Since the relationship between justice and fairness is controversial, the distinction you’re after might be better described in terms of the difference between procedural and substantive justice. OJ Simpson probably didn’t get what he deserved, in terms of substantive justice, but he was found not-guilty by a jury of his peers, so we unfortunately have to admit that, as a matter of procedure, justice was served.

  4. Daniel on

    Dear Chris,

    One difference between lawyers and executives is that lawyers have clear and detailed codes of conduct – their practicing rules and bar rules. Corporate executives do not have anything comparable. You note in your final paragraph that the purpose of business ethics is to determine what is, and what is not, acceptable for executives to do in the pursuit of profits. Perhaps what is needed – extending your analogy – is clear rules for executives akin to those which lawyers are required to adhere to. Then executives would presumably waiver less often in conducting business in a socially useful way.



    • Chris MacDonald on

      Sure, there are lots of differences. But I’m not arguing for the professionalization of management. In fact, I don’t think that’s workable.

  5. Hajo Gscheidmeyer on

    I do not by any means share the views outlined in this the essay!
    I think there is a clear difference in the roles compared and hence they are not as equivalent as described in the essay. Whereas the defense attorney with 1st priority is devoted and clearly responsible to the law (and only then and only through this lens towards the interests of the accused person!). The attorney is part of the system of the division of the tree important powers in modern society (legislative, judicative, executive). There is now such privilege and clearly defined professional social duty in the case of the CEO, albeit his/hers »Executive« role. Being paid to serve justice or being paid to make money is the difference it can be boiled down to.
    And that difference to my opinion is big and obvious enough to make the comparison offered to a comparison between apples and pears.

    • Chris MacDonald on

      The key to the comparison is that both have roles to play in a larger system. And no — although it might be different in different jurisdictions — a defence lawyer’s first obligation is NOT to justice. If that were the case, lawyers would have to turn in clients who they believed to be guilty. In North America, at least, that sort of thing would likely result in disciplinary action or loss of license.

      • Hajo Gscheidmeyer on

        Dear Chris,
        the so called »larger systems« are completely different an not comparable (Why: see my last sentence below).
        And you can be guilty in very different ways; there may be excuses, minimizing the degree of crime and hence the sentence to be found.
        So the defense lawyer has to my opinion not to turn in the guilty, but to defend him/her in the best way according to law and according to the facts and circumstances. The judge/the jury has to make the decisions.
        So I keep up my thesis: Where the CEO has to have success in economy of his enterprise only, the lawyer serves the idea of justice as part and on behalf of the entire society.
        Best regards

      • Chris MacDonald on

        Let me try again:

        Both CEO and lawyer play a role in a larger system.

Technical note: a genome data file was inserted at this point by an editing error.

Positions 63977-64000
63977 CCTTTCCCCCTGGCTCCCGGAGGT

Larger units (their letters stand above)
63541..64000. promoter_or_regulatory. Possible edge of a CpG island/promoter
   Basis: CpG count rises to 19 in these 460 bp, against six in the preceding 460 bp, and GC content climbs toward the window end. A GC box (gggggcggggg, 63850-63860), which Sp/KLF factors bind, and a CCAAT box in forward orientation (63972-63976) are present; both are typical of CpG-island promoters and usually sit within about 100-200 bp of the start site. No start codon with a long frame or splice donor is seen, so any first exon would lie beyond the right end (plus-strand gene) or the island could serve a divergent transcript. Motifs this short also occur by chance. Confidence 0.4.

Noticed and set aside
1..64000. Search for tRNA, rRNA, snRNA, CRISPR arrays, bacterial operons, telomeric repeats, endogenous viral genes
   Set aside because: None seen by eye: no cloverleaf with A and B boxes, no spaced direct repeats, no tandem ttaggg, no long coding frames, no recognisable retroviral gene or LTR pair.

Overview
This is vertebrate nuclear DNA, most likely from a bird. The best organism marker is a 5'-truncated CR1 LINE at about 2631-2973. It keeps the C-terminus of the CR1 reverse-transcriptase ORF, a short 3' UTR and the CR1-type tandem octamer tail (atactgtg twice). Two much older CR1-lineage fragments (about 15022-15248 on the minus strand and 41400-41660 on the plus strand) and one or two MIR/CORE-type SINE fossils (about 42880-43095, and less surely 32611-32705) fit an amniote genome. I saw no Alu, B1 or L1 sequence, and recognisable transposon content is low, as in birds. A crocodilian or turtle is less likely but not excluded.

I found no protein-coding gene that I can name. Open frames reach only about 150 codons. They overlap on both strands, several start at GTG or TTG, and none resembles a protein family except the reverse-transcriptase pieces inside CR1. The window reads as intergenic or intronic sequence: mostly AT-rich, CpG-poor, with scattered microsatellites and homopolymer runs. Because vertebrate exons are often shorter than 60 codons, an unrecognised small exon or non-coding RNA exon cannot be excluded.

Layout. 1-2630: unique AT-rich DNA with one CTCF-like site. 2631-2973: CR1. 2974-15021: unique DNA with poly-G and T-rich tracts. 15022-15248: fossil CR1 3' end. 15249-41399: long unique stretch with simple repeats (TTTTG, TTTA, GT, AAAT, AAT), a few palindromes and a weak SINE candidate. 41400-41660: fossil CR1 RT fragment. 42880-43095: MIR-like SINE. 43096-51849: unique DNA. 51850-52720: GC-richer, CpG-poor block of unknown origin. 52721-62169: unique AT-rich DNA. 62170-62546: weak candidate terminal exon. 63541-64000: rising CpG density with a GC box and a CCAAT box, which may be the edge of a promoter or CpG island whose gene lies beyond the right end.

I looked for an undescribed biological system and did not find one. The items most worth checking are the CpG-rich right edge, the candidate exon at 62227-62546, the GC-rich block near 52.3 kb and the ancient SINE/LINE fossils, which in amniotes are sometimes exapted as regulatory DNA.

Both are (and should be) guided primarily by a narrow goal that is different from that of the larger system.
        Both are limited, however, in their pursuit of that narrow goal. Neither the lawyer nor the CEO is morally permitted to pursue narrow interests without limit. Both have to play by the rules of the game, and the rules of the game are best understood as those rules that best promote the goals of the system as a whole.

      • Hajo Gscheidmeyer on

        Dear Chris,
        I get usually deeply suspicious, when it comes to »the interests of a system are per se of higher value then the interests of an individual« (be it a lawyer, a CEO or just you and me). I would say, this depends very much on the interests and the circumstances.
        Not by chance but on well considered purpose have we got human rights,which protect the individual against any unjustified dominance of »a system«. And your statement, “the lawyer/CEO is following narrow interests, not the interests of the system” is just a proposition and not testified reality either.

      • Chris MacDonald on

        I didn’t actually say that the interests of the system are of higher value than the interest of the individual; nor does my argument depend on such a claim.

  6. Jilly on

    One thing is missing from your very interesting analysis: the fact that the justice system depends on the concept of innocent until proven guilty. In spite of the media coverage on this particular case, it appears that Mr. Sandusky was legitimately proven guilty. But technically, until that decision was taken, he was innocent, and deserved all of the assistance that an innocent person can get under the law. The public attitude toward his lawyer is the result of a failure in education on a more basic level than your analysis implies. Innocent until proven guilty is one of the great advances in human rights in history. And in a limping, imperfect and variable way, the ideal is still upheld in the legal system.

    The basis of the capitalist system is that the market is “free,” the implication being that purchasers can have a real choice, and can make it on the basis of price, and of “externalities” such as corporate responsibility. Given the concentration of corporate power, the influence of corporation lobbyists on government, and the profound failure of regulatory agencies on every front, how well is this ideal upheld in the economic system?

    • Chris MacDonald on

      Even if defendants were not “innocent until proven guilty,” the role of the defence lawyer would arguably still be the same. They’re separable issues.

      • Jilly on

        I agree that they are separate issues. My point was that one system appears to be working, however imperfectly. I question whether the same can be said of the other. If I am correct, which I will certainly admit is not a certainty, then the comparison may not be a valid one.

  7. Hajo Gscheidmeyer on

    Quote: »Both are limited, however, in their pursuit of that narrow goal. Neither the lawyer nor the CEO is morally permitted to pursue narrow interests without limit. Both have to play by the rules of the game, and the rules of the game are best understood as those rules that best promote the goals of the system as a whole.«
    Dear Chris, what does the quote mean, if not that the larger system dictates the rules and hence is of higher power/value than the narrow one?